How Gawker Turned Into Groupon

This holiday, behold the rise of stealth e-commerce content-farming.

|
Dec 4 2015, 8:11pm

Holidays on the content farm usually means seasonal content primed for maximum shareability, tapping into the comfy universality of the holiday spirit. But content farms are at a point when they must question: how far can holiday pageviews get you? How far can engaging content get you? If you've done the work to build an 'authentic readership' within your niche of high-earning, high-spending Millennials, wouldn't you do something more to monetize them?

Don't tell them what to buy with ad zones--tell them what to buy with your editorial voice, and carefully embedded referral links that contribute money right into your content farm's piggybank.

As a devout content farm consumer, I haven't been able to avoid referral links across the web this year. They're even more inescapable with the start of the holiday shopping season. Daily Deal 'blog posts' are being seamlessly integrated into the content farm, serving as a weird space somewhere between an objective news story, a native advertisement by the in-house creative team, and a chill message from the most down to earth blogger right to the readers. You'll see this deal-driven post right next to today's trending news and last Monday's viral infographic. It strangely fits in with your webpage line of sight, much nicer than the traditional ad zones.

Interestingly enough, it has become a prominent part of Gawker's monetization strategy with one-third of its revenue coming from native and eCommerce. It seems like when content farms can't achieve the infinite scale, but they still have their niche carved with an editorial voice, all they can do is use the trust they've garnered to send us in the right direction, since we had to do some shopping anyways. With over $3 billion spent on Cyber Monday, content farms have to get in on the action as product referrers.

Leave no deal undiscovered, like you were writing an exposé on a trending celebrity at the highpoint of a web-manufactured backlash scandal.

I've bought a few things from Gawker referral links and now find myself poring over the recommended items every time I load Deadspin. It seems like the Gawker ecommerce team is pretty persistent about highly affordable portable chargers, quality surround sound sound bars, and kitchen gadgets that weren't overpriced. If I'm going to use my expendable income 'as a Millennial', I might as well use my income 'wisely' [via the pursuit of deals].

It's like I've been backed into becoming a Groupon power user, checking my inbox daily for deals that are great for me and the family. I can't complain about remarketing when I'm a willing participant in mediums of remarketing.

E-commerce is actually content aimed at real people, instead of just fodder for web browsing bots to inflate analytics. Real people want real deals. They must use their real money in order to purchase the deal. The content farm must be trustworthy, and it has a responsibility that might be even deeper than journalistic expectations. They can't violate the trust of their spending audience.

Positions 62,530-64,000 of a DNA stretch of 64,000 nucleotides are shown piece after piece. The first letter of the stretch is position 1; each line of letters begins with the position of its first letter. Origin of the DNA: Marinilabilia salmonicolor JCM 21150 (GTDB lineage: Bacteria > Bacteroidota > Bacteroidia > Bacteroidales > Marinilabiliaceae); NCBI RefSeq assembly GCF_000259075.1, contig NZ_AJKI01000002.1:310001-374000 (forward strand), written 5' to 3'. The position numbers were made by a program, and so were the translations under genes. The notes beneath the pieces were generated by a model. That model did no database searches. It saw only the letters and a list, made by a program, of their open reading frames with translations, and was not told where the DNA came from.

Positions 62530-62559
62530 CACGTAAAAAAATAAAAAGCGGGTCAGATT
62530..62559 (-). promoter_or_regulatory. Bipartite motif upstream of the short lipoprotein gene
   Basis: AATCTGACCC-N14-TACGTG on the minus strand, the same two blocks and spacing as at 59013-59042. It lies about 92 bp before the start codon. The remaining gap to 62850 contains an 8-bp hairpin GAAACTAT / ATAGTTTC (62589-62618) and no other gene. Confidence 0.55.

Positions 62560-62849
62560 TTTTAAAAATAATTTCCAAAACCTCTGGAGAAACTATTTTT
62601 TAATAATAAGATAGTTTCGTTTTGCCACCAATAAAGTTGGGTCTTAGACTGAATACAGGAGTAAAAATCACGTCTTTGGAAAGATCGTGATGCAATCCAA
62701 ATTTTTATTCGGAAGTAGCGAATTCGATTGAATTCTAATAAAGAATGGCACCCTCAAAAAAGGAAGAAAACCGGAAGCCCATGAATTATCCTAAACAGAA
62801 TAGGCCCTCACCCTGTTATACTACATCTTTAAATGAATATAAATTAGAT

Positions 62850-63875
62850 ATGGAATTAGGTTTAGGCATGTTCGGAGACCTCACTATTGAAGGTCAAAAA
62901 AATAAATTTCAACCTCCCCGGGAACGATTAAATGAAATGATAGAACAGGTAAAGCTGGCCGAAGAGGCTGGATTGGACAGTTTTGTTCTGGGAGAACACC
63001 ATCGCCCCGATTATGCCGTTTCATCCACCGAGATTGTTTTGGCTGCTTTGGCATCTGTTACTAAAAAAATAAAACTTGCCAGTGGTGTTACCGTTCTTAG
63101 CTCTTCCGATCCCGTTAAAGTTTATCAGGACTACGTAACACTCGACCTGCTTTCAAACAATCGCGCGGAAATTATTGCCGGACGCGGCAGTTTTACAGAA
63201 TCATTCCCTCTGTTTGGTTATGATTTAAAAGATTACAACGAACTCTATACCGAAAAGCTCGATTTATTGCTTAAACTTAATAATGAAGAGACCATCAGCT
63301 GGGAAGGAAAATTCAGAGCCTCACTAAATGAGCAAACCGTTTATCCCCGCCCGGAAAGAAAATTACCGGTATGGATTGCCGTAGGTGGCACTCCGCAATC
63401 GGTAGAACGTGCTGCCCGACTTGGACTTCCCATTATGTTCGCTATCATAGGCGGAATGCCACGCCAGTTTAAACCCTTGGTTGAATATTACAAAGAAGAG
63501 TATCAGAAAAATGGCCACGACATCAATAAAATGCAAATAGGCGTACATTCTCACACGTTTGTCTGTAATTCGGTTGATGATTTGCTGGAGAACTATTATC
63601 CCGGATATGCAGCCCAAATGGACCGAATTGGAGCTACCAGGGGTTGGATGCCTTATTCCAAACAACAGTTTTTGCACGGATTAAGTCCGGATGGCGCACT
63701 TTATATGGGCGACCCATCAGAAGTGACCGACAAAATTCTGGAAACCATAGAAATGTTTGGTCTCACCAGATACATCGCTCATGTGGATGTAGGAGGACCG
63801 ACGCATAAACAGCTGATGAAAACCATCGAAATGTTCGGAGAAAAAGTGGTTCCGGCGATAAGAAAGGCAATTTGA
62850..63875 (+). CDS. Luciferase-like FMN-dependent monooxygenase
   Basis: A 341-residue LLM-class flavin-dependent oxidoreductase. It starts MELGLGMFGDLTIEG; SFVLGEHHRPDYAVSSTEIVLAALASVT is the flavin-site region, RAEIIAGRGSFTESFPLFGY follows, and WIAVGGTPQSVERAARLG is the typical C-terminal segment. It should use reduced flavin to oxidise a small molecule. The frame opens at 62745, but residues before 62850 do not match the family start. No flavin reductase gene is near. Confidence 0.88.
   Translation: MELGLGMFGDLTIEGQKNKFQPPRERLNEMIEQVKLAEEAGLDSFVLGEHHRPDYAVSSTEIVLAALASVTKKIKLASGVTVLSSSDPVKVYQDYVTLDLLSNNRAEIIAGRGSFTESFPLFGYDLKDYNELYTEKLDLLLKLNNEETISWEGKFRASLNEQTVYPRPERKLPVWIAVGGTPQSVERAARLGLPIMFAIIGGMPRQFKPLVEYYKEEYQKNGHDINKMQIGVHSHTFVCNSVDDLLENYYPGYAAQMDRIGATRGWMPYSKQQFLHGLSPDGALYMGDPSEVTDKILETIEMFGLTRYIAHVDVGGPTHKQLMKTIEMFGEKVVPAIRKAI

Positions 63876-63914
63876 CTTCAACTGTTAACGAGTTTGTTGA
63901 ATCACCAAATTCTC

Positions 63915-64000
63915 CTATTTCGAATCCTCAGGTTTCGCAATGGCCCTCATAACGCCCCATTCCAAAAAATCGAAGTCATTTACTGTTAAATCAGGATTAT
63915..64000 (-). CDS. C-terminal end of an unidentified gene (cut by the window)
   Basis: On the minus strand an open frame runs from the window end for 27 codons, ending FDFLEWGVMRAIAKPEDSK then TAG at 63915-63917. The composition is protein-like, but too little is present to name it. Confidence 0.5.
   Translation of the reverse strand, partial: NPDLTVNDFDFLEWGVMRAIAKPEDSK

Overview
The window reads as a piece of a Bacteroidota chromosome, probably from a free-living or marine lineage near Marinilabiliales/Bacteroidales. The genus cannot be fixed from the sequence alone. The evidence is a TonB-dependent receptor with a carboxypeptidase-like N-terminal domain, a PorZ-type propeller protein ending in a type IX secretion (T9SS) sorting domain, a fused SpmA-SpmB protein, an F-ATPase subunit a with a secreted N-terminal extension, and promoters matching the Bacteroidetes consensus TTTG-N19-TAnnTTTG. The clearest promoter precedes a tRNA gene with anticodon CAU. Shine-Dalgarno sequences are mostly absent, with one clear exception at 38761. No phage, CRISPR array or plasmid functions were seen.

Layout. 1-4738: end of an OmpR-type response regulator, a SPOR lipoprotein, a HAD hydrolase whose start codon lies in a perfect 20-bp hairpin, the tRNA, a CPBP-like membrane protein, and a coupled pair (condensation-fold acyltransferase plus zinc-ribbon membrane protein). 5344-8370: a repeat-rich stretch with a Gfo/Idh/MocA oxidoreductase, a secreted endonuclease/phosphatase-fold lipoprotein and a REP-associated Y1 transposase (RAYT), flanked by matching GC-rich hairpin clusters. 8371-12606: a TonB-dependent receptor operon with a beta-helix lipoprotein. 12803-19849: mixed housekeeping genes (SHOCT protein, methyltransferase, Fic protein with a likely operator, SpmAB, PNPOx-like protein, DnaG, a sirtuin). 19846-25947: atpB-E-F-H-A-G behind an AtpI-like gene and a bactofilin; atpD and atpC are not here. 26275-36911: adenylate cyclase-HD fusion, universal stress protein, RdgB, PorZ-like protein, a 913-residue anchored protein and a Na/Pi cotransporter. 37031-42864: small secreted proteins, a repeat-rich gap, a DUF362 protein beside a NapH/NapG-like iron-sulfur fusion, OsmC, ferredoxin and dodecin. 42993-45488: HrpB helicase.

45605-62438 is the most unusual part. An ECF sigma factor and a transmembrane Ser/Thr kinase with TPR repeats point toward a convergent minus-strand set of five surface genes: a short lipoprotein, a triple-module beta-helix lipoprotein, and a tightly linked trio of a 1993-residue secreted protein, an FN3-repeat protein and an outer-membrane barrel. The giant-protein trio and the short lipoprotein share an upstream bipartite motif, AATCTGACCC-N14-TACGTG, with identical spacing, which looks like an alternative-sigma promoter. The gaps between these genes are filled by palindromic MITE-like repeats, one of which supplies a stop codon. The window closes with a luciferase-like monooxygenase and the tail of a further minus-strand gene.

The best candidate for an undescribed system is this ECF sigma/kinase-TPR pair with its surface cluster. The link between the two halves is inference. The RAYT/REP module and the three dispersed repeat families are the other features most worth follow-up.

Perhaps eCommerce is the final frontier of content farms. Online media was an extremely roundabout way to get people to buy things. Now that the web is too fractured for one single website to influence, content farms are now in the business of pitching everything. They've become travelling salesmen, pitching their online audiences with today's 'hot product that will change their lives,' assuming that there is someone willing to conveniently deliver anything anywhere.

As we approach 2016, all that's certain is that online media will continue to change. Some publishers will 'strike gold' with their pivots/diversification strategies. Infinite scalability might not be enough any more if you want to attract significant investment or sustain yourself with real revenue. Adding revenue streams that prove you have 'real people' invested in your content stream seems important enough to 'compromise' any journalistic mission with links to 'kewl swag.'

In a way, the act of purchasing a product from a content farm referral link is also a philanthropic donation to the content farm itself. You are willingly helping it stay alive. You are helping it monetize. You are giving a content creator a way to make money to perpetuate their voice. You are allowing yourself to be the influencee, bowing to the influencer in their alpha-position in this online monetization scheme.

Gawker's eCommerce team has created the necessary brand that may actually break through the noise of the content farm minutiae. While my eyes glaze past many stories, I can't help but pay closer attention to their product referrals as the ultimate Amazon combers to justify my Amazon Prime 'membership.' They've backed me down, and my eyes no longer see it as sponsored/native content. It's all just the latest tool that media companies must deploy to 'stay relevant' with widely accepted monetization strategies.

Content farms have become a weird advertorial for the spirit of capitalism, encouraging me to take solace in the cheapness of raw goods and services. I choose to shop online to avoid Black Friday stampedes and the suburban angst of the big box electronics store employees. If I turn to the internet, I can get better deals with the markup on convenience drastically slashed. My favorite content farms are passing the savings on to me without even having to manufacture or establish a brick and mortar store. If played right, one major content farm might be the next great invisible big box retail store.

Life on the Content Farm is a weekly column about internet media written by the last relevant blogger.